PORTSMOUTH, Va. (WAVY) — Portsmouth officials say there will be a state police investigation into the events Wednesday night that destroyed a 127-year-old Confederate monument on Court Street and left a man seriously injured.
However, the council appears to be poised to await the completion of that investigation and an internal situational investigation before taking further significant action in response to Wednesday night’s events.
The probe will focus on why officers were possibly told to stand down — a detail the police chief denies — as well as if there was any outside influence on the decision to allow vandalism to occur.
Portsmouth City Council held an emergency meeting Thursday evening to discuss the destructive protest at the Confederate monument the previous night.
Protesters had been demonstrating at the monument much of the day Wednesday. Two Portsmouth NAACP chapter leaders were also arrested for trespassing. In the midst of those demonstrations, City Council also convened around 5 p.m. Wednesday to discuss the monument’s future, at which time they scheduled a public hearing on the relocation of the monument for July 28 — a required step of the process under state law.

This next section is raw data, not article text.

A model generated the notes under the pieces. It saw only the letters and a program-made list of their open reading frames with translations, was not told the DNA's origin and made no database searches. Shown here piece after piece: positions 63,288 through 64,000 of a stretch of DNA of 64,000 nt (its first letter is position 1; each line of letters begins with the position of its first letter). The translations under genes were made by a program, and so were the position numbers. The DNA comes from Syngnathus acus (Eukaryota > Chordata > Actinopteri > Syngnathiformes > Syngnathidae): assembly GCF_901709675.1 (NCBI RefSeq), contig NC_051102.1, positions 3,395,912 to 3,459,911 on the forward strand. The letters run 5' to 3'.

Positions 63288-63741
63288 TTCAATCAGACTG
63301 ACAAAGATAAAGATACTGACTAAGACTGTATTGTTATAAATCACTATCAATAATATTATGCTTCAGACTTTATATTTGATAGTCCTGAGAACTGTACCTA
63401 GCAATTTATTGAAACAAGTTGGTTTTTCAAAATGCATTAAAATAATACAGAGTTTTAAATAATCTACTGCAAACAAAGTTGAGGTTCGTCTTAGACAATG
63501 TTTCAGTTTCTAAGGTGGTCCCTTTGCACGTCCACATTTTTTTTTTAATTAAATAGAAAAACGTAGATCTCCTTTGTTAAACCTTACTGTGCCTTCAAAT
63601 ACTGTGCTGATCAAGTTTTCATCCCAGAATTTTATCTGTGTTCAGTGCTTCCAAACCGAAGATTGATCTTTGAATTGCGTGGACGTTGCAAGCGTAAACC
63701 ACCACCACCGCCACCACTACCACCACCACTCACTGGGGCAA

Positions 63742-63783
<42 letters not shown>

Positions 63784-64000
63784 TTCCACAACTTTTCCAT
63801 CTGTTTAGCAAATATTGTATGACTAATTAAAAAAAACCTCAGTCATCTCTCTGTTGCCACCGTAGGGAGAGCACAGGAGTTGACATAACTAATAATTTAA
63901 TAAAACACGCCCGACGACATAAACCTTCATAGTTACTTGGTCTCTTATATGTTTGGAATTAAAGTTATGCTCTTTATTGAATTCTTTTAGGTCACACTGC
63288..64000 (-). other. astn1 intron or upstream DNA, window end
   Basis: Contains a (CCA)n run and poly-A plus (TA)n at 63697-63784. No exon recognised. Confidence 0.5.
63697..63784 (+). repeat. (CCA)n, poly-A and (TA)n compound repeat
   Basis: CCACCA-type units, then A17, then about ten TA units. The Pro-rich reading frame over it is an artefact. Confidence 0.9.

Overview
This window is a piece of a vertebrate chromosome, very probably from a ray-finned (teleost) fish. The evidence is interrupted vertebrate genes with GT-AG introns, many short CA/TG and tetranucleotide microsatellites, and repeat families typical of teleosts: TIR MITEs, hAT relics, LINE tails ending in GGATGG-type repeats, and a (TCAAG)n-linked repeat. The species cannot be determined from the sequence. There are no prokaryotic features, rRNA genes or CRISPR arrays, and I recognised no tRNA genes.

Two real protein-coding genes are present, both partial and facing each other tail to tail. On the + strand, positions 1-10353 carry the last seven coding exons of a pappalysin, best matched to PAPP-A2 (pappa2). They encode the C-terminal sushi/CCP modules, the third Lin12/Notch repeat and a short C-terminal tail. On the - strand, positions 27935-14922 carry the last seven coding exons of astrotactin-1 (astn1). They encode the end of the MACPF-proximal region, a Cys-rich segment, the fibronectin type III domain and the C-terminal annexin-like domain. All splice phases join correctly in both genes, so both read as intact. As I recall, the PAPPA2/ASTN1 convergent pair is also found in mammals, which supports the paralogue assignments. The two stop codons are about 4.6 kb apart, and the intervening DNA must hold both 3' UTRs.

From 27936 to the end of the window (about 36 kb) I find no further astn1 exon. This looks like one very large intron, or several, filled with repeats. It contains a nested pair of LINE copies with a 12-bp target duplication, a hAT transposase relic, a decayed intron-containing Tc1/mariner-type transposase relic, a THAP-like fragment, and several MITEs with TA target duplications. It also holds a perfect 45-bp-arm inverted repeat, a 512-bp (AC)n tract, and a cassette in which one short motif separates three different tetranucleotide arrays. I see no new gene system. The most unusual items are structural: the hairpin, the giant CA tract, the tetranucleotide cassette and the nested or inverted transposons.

Less than three hours after City Council decided to move forward with the process of relocation — which could take at least 60 days, according to the city attorney — protesters began dismantling pieces of the monument themselves, splashing it with paint and decapitating the soldier statues.
The event came to a halt and protesters had mostly dispersed by 11 p.m. after Chris Green, 45, of Portsmouth, was hit and critically injured by one of the soldier statues as it was pulled down. On Friday morning, a State Police spokesperson said Green was in currently in stable condition.
- RELATED: GoFundMe set up for man severely injured during Portsmouth Confederate monument demonstration; State Police investigating incident
Questions over what happened